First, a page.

Don’t Be Unduly Deferential to Contract Language

Cousin Joshua Stein pointed out to me this post on Above the Law. It’s by Keith Lee, who has his own site, Associate’s Mind.

Keith’s post is about the perils of hasty change:

Put simply, don’t ever take a fence down until you know the reason why it was put up.

Policies and procedures that are in place are likely there for a purpose—another attorney has set it up that way for a reason. The same is true with [a boilerplate contract used by the law firm for a certain type of real estate deal]. More than likely there is something there you don’t see. Something their experience and perspective provides that you can’t perceive. They are not looking at it on an individual basis, but how the process has been handled over the course of dozens of cases. The process is designed to address multiple problems that could occur along the way. What might seem inefficient to you could actually be the appropriate amount of due diligence required to make sure something is done right.

I have no quibble with Keith’s recommendation that any associate at a law firm speak with a more senior lawyer before changing anything in a form contract that the firm has used for a particular kind of transaction. But Keith seems to have greater faith than I in contract language.

Assume that contract provisions “are likely there for a purpose”? Well, I’ve been unable to attribute a meaningful purpose to the “successors and assigns” provision (see this article). From the book The Three and a Half Minute Transaction (mentioned in this post), it appears that no one has been able to attribute a meaningful purpose to the pari passu clause, long a feature of sovereign-debt contracts. And A Manual of Style for Contract Drafting describes all sorts of traditional usages that make no sense.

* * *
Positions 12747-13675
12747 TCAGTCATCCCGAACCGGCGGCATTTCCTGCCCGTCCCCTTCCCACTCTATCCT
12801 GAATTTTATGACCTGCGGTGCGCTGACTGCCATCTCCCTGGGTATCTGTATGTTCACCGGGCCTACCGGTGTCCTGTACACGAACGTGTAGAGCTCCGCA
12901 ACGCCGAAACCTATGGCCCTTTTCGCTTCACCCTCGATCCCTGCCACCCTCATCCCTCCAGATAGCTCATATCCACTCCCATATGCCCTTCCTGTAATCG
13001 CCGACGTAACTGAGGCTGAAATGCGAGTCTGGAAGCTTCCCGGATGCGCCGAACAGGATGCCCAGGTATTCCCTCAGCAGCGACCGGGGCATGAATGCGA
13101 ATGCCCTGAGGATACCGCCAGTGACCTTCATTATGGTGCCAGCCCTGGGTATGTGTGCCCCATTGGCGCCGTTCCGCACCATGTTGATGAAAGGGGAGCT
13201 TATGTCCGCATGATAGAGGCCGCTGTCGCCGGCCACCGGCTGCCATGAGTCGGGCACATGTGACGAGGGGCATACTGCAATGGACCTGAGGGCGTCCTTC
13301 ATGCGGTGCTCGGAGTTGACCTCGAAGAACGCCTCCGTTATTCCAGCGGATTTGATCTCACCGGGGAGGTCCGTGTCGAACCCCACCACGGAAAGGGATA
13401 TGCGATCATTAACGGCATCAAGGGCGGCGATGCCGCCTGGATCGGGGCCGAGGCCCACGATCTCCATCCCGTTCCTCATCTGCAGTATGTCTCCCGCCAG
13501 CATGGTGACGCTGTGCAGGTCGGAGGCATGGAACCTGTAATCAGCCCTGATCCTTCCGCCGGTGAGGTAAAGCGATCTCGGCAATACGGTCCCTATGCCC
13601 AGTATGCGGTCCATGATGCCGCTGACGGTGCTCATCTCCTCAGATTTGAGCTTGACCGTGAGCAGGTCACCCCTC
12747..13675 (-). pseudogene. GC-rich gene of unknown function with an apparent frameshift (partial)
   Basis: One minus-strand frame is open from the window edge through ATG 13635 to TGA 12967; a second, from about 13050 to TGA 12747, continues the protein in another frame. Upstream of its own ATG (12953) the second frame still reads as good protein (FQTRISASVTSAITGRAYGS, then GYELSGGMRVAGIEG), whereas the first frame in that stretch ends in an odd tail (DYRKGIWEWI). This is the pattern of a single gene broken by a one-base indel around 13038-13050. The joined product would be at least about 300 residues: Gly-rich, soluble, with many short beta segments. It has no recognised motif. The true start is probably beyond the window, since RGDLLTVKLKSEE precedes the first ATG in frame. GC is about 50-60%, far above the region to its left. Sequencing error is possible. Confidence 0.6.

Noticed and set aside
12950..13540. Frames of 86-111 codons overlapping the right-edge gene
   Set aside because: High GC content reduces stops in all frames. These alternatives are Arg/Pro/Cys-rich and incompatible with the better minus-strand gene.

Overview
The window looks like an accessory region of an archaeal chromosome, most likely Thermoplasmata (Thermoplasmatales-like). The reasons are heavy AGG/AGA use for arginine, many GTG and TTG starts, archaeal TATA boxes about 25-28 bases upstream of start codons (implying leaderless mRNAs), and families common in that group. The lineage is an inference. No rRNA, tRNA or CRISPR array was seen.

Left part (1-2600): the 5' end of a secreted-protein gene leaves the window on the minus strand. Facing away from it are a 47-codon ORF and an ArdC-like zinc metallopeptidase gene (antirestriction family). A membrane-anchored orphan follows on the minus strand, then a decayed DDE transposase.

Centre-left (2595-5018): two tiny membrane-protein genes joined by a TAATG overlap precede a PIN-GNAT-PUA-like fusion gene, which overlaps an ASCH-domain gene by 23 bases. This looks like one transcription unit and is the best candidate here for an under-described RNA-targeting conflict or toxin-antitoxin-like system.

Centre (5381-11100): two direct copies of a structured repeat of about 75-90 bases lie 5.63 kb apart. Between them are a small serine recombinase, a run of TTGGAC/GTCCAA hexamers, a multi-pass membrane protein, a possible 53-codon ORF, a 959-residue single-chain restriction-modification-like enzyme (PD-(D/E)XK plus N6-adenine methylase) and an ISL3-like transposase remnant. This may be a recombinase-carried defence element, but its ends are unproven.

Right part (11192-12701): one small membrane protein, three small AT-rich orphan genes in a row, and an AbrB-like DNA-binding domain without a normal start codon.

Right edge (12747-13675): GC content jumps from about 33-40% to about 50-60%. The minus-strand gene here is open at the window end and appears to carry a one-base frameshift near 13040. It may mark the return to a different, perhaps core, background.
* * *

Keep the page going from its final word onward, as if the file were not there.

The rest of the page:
So of course be careful about making changes to form contracts, particularly if you’re an associate. But beyond that, traditional contract language merits skepticism as much as deference.

About the author

Ken Adams is the leading authority on how to say clearly whatever you want to say in a contract. He’s author of A Manual of Style for Contract Drafting, and he offers online and in-person training around the world. He’s also chief content officer of LegalSifter, Inc., a company that combines artificial intelligence and expertise to assist with review of contracts.

3 thoughts on “Don’t Be Unduly Deferential to Contract Language”

  1. I wasn’t so much advocating for deference to traditional language, in as much as I was advocating for a thorough understanding of a thing before one alters it.

    Many young attorneys raised in a tech culture of newer/better/faster, can have a tendency to sweep away old ways of doing things just for the sake of doing so. Chesteron’s Fence is just a tidy way of pointing out that doing so without understanding is foolhardy. Language, policies, procedures can (and should) be altered and amended if they can be improved, but only if there is a understanding of why they were put there in the first place.

    “Measure twice, cut once,” as the carpenter said.

    • You make your point clear in your post, and I acknowledge as much in my post. Where we differ is that you recommend that associates assume that if something appears in a contract, then someone had a good reason to put it there. I long ago stopped making that assumption.

      It’s a modest difference, but not a trivial one. It would be for the best if associates were to learn early on that traditional contract language is dysfunctional.

  2. When discussing “traditional usages that make no sense,” don’t forget “Sellers have all necessary power and authority to enter into this agreement, to carry out their obligations hereunder and to consummate the transactions contemplated hereunder. This agreement has been duly executed and delivered by Sellers, and this agreement constitutes a legal, valid and binding obligation of Sellers enforceable against Sellers in accordance with its terms.”


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